“Dawson’s Creek,” while heavily flawed, was a somewhat entertaining show. I liked poking fun at it and witnessing some terrible decisions towards the last half of the series. There are good episodes to this show, mind you. On top of that, the characters are enough to keep tuning in (for the most part). While I have considered watching this to be a chore at times, there’s no denying that I had an interesting experience. Heck, I made the longest post on my site because of it. Would I recommend this to my friends? No, unless they want to revel with me in the story of Capeside and its inhabitants. As with any show I take over a year to finish, I grow attached because it becomes apart of my daily routine, so it makes sense that letting “Dawson’s Creek” go is a bit sad. I’ve enjoyed complaining about the newest episode I’ve seen and taking part in the lives of these characters, no matter how one-sided the writing is. Thanks “Dawson’s Creek” for making a…different watching experience; and many blessings to you all for actually reading the entirety of this (unless you skimmed or skipped down to this paragraph).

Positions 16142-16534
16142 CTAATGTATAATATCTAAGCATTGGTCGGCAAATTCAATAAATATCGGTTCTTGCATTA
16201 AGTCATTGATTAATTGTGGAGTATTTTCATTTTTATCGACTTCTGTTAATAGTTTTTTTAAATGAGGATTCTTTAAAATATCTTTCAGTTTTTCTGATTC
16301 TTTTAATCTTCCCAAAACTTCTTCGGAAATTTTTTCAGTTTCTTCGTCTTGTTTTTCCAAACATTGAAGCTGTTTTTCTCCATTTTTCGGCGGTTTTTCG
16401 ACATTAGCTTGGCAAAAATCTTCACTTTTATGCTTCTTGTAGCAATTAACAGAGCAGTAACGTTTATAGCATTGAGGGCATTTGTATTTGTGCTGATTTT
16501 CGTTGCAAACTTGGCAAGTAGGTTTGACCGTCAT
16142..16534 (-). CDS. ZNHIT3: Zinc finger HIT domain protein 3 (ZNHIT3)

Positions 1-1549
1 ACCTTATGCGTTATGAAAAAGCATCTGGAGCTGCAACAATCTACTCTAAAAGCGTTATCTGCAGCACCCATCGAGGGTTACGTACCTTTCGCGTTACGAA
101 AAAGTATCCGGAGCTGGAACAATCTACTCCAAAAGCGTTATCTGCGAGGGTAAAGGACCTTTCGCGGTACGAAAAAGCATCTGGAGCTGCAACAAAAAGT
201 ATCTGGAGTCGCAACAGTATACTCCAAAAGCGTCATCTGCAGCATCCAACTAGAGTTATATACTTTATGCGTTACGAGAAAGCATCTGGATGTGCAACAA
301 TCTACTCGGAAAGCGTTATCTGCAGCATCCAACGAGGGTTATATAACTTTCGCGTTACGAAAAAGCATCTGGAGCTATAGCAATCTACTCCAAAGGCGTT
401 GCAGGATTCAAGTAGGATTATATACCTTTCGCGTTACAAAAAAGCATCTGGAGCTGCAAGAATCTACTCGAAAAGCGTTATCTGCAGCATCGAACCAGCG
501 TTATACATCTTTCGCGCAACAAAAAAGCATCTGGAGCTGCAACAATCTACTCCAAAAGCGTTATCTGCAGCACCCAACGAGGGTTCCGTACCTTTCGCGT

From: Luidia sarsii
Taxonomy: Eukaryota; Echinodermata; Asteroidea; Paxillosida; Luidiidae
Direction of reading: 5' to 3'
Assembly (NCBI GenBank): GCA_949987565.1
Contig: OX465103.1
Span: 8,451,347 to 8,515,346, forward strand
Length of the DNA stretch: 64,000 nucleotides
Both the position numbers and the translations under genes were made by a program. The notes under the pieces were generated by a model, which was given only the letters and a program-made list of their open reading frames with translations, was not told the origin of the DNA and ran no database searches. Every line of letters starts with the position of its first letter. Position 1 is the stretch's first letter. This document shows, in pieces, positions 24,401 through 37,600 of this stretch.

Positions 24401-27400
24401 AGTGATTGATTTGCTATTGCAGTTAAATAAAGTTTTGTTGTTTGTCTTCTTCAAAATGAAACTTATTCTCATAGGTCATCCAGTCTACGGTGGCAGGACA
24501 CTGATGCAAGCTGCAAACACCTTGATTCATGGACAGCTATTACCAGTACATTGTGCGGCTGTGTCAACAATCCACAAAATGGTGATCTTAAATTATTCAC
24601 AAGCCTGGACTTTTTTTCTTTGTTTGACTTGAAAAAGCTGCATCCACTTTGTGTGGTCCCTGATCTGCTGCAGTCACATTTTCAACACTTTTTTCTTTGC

Gone, but never forgotten. Just like this scene.

One response to “An Ode to “Dawson’s Creek”

  1. Pingback: Better Call Saul, The X-Files, and the End of My Childhood | Juicy Reviews·